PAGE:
Having straighter teeth can boost your self-confidence—along with helping you bite, breathe, chew, and even speak more effectively. Plus, teeth that are in good alignment and have adequate space in between are easier to clean; this can help you keep your mouth free of gum disease and tooth decay for years to come.

Many people think getting braces is something that happens in adolescence—but as long as your mouth is otherwise healthy, there's no upper age limit for orthodontic treatment. In fact, many celebrities—like Lauren Hutton, Tom Cruise and Faith Hill—got braces as adults. But if traditional braces aren't a good fit with your self-image, it's possible that one of the less noticeable options, such as lingual braces or clear aligners, could work for you.

What's the first step to getting straighter teeth? Come in to the office for an evaluation! We will give you a complete oral examination to find out if there are any problems (like gum disease or tooth decay) that could interfere with orthodontic treatment. Then we will determine exactly how your teeth should be re-positioned to achieve a better smile, and recommend one or more options to get you there.

If you have questions about orthodontic treatment, please contact our office or schedule a consultation. You can read more in the Dear Doctor magazine articles “The Magic of Orthodontics” and “Lingual Braces: A Truly Invisible Way to Straighten Teeth.”

By Farmbrook Dental Group
March 26, 2019
Category: Oral Health
Tags: oral hygiene   braces  
StopWhiteSpotsBeforeTheyAppearWhileWearingBraces

Braces can be a long, involved process, but gaining a more attractive smile and better oral health is worth it. Sometimes, though, braces can produce unintended short-term consequences.

Brace brackets and wires do the work of moving teeth to better positions. They can, however, hinder the wearer's hygiene efforts to remove plaque, a thin film of bacteria and food particles, from tooth surfaces. Plaque buildup increases the risk of dental disease and other ill effects.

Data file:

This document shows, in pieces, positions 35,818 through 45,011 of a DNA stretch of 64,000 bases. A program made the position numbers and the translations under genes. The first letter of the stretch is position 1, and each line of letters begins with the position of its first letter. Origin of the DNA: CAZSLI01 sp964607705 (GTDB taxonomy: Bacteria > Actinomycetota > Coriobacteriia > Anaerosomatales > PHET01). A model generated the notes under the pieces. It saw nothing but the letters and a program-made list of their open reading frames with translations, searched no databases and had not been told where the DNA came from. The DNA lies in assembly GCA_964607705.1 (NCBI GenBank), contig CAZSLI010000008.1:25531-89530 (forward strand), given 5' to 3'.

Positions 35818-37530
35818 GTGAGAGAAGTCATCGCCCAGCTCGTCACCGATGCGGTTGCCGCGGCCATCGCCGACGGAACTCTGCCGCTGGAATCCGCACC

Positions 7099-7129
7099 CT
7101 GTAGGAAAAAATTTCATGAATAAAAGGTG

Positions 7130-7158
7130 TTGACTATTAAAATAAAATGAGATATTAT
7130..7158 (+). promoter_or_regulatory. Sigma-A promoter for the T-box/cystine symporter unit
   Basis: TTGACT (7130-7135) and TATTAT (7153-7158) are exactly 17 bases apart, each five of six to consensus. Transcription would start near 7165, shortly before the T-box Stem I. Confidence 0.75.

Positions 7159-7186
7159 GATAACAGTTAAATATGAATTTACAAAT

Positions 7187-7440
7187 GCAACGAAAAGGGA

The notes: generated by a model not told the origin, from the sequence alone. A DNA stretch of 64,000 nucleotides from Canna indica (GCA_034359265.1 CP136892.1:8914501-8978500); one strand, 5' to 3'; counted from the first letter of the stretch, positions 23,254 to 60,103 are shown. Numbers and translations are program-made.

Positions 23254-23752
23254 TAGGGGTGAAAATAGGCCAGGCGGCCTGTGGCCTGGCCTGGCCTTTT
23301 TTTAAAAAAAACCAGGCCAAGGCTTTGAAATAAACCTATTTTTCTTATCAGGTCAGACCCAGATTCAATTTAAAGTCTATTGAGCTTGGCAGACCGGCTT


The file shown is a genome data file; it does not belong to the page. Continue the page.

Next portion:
One such effect while you're wearing braces is the formation of tiny spots that look pale and chalky on otherwise smooth and polished enamel. These are white spot lesions (WSLs), where acid has remained for too long on the tooth enamel. They occur because acid-producing bacteria escape removal during brushing and flossing due to the braces hardware.

We want to try to prevent WSLs while wearing braces, and not just because they're unattractive. You're actually looking at enamel erosion, which could lead to cavity development at those weakened spots.

Although difficult for you as a braces wearer, daily brushing and flossing is crucial to WSL prevention. You'll need to take more time to be sure you're reaching all around the wires and brackets. You can improve your effectiveness with special brushes for braces and floss threaders or water irrigators. You can also help keep acid levels low by cutting back on acidic foods and beverages, especially sodas, coffee or spicy foods.

Even if you develop WSLs we can treat them effectively, especially if caught early. One way is by aiding enamel re-mineralization through saliva stimulation (the mouth's acid neutralizer) or applying fluoride to the teeth to strengthen enamel. We can also use caries infiltration, a technique that injects tooth-colored resin below the surface of the lesion. This strengthens the weakened enamel and gives the area the appearance of translucence like normal enamel.

While you're wearing braces, focus diligently on keeping your teeth clean of plaque and keep up your regular cleaning visits with us. If you notice any unusual discolorations or abnormalities, see us as soon as possible. Stopping WSLs from developing will help ensure your teeth are healthy and attractive after the braces come off.

If you would like more information on dental care with braces, please contact us or schedule an appointment for a consultation. You can also learn more about this topic by reading the Dear Doctor magazine article “White Spots on Teeth during Orthodontic Treatment.”